A guy could sell that smile, which is why David Hill, long his friend and competitor on the mini-tours, now is Weekley’s agent. “Boo is Roy Hobbs, ‘The Natural,’ a nobody from nowhere,” Hill says. “He’s Roy McAvoy from ‘Tin Cup,’ all that talent and where’s he been? He’s Crocodile Dundee, who may go to a snazzy hotel and wind up sleeping on the floor. On top of it all, he’s one helluva golfer.”

Such a prospect: Hobbs/McAvoy/Dundee in the form of a tobacco-chewing country boy named Boo, wearing his deer hunter’s camouflage as he stalks the wilds of Amen Corner.

It’s only a little more far-fetched than this piece of reality: a 28-year-old career mini-tour nomad with a pitching wedge in hand, his future to be decided by the next swing. Boo Weekley came to that moment in Q school last December.

Par at the last hole would earn his PGA Tour card. Double bogey would send him to the minor-league Tour. If he didn’t know the difference, he soon learned it. His misses fly left, sometimes way left. Left on this hole, a water hazard, double bogey. So when Weekley’s 137-yard wedge shot sat down 25 feet from the cup, his caddie, veteran mini-tour developer Jack Slocum, said, “That was a million-dollar swing, and you don’t know it yet.”

“What are you talking about?” Weekley said.

“You’ll find out as soon as you sign your scorecard.”

First came the 25-foot putt, and when Weekley slapped it too hard, he shouted, “Oh, s—-, hit a chicken truck.”

No chicken truck on the green, the ball bounced off the back of the cup. Tap-in par. And with 36 men earning tour cards, Weekley tied for 23rd, there with prodigy Ty Tryon, a shot to spare.

“Those last holes, grindin’ like that,” Weekley said, “my body was in motion, but my mind wasn’t workin’. It was Jack who kept me straight. When we finished, if I’d been the last guy puttin’ out, I’d have shot off, hollerin’ and hootin’, doin’ a cartwheel and swan dive right out in the middle of that water. I wanted to cry so hard.”

Eight years earlier, he quit junior college and borrowed money from his father, Tom, owner of Weekley’s Pharmacy in Milton, Fla. (pop. 8,700). He had saved $5,000 from his job at a chemical plant.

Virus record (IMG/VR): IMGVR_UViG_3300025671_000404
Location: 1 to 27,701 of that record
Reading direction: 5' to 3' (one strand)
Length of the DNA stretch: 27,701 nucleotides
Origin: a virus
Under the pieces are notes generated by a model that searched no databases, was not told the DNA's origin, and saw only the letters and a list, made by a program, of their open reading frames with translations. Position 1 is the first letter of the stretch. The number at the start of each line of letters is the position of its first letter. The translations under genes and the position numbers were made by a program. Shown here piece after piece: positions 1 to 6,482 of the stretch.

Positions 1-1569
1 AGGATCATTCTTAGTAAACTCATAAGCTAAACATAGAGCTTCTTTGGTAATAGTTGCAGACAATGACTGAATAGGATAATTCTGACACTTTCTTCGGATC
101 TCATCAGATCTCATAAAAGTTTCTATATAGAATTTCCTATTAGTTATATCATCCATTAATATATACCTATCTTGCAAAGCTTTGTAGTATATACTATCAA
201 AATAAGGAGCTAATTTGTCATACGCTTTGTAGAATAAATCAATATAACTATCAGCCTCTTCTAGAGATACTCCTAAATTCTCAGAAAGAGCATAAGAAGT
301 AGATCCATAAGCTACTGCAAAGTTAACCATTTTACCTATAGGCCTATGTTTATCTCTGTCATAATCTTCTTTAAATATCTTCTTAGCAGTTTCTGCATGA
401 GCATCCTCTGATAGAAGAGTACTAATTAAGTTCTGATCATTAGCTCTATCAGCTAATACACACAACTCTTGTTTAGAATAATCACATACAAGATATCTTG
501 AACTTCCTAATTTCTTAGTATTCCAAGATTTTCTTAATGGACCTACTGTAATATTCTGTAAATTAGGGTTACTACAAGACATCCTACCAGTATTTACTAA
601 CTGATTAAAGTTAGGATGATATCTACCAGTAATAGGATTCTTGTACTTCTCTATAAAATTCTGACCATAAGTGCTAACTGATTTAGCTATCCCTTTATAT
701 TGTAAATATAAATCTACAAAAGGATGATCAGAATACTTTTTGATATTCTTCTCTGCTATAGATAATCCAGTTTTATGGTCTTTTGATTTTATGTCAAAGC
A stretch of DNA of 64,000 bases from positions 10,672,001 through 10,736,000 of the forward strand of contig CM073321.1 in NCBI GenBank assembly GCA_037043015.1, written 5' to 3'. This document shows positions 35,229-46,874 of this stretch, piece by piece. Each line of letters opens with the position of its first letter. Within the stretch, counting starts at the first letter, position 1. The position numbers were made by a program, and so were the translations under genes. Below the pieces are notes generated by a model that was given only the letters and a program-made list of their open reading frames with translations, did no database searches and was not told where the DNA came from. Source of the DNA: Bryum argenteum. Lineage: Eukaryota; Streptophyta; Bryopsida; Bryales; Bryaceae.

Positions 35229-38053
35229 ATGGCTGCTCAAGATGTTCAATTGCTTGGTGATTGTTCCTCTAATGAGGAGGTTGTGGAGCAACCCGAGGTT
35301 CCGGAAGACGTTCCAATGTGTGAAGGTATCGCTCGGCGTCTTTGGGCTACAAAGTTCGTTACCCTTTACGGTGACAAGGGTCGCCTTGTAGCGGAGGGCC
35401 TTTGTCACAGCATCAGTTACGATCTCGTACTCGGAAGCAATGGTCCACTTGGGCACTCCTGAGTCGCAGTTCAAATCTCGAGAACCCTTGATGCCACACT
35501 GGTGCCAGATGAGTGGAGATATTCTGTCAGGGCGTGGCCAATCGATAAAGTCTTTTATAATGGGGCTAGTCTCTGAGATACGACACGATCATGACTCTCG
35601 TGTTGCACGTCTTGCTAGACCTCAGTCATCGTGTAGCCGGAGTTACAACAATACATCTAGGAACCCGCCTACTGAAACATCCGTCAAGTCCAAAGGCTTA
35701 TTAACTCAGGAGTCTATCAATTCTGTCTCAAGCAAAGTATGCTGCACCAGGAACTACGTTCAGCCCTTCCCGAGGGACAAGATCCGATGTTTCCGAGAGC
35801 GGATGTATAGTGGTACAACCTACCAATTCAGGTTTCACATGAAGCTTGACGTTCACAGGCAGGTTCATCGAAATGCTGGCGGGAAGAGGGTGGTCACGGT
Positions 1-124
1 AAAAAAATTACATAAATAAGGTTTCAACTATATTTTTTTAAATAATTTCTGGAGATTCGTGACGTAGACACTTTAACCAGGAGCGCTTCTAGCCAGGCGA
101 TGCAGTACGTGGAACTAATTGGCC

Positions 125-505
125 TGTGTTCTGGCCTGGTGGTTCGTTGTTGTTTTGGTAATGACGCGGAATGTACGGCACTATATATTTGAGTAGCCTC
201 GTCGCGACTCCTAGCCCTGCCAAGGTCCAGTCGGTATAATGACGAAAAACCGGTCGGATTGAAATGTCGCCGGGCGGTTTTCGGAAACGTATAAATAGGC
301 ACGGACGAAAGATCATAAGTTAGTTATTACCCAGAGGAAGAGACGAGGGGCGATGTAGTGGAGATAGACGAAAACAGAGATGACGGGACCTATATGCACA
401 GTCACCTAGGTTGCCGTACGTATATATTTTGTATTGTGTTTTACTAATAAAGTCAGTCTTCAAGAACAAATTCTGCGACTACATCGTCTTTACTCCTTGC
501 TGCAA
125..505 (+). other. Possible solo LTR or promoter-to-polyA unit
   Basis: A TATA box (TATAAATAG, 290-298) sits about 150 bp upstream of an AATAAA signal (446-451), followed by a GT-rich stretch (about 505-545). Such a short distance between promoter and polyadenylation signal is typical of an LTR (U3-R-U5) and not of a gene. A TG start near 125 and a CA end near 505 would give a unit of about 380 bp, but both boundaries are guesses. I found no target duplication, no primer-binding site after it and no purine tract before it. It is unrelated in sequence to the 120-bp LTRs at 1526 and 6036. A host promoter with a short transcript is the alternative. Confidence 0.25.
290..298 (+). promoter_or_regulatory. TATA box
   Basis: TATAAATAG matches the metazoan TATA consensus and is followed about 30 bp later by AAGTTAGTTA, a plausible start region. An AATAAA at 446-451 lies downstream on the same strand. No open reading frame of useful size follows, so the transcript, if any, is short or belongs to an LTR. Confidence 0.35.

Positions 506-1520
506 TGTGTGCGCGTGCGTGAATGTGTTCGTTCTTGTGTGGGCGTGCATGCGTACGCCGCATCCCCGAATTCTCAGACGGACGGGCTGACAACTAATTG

“With that, and drawin’ my unemployment pennies, I chased my golf,” Weekley says. On mini-tours he became the most obscure of golf stars. The last four seasons, he won 26 times.

Twice, though, in 1997 and 2000, he failed to get past Q school’s first of three stages. What’s different now is fatherhood. Last summer his wife, Karyn, gave birth to the couple’s first child, Thomas Parker Weekley.

“Havin’ this young’un made me settle down. I used to be just carefree, out there playin’, even if it was lightnin’, no matter. Now, if it’s lightnin’, we get on in the house. I got something I need to live for.”

If not $1 million immediately, Weekley’s PGA Tour card means “$500,000 for Boo now, with more coming,” Jack Slocum says. When his Q school check for $25,000 came in the mail, Boo Weekley held it up for his wife.

“Look at this, baby,” he said.

“What? It’s a check,” Karyn said.

“No, look at this.”

She did and then she said, “Holy s—-.”

He said, “I was thinking the same thing.”

“You all right?” she said.


“Why’re you cryin’ then?”

“Baby, look at this check. There’s people work a whole year don’t make that kind of money. They’re payin’ me to do somethin’ I love to do.”

COPYRIGHT 2002 New York Times Company Magazine Group, Inc.

COPYRIGHT 2002 Gale Group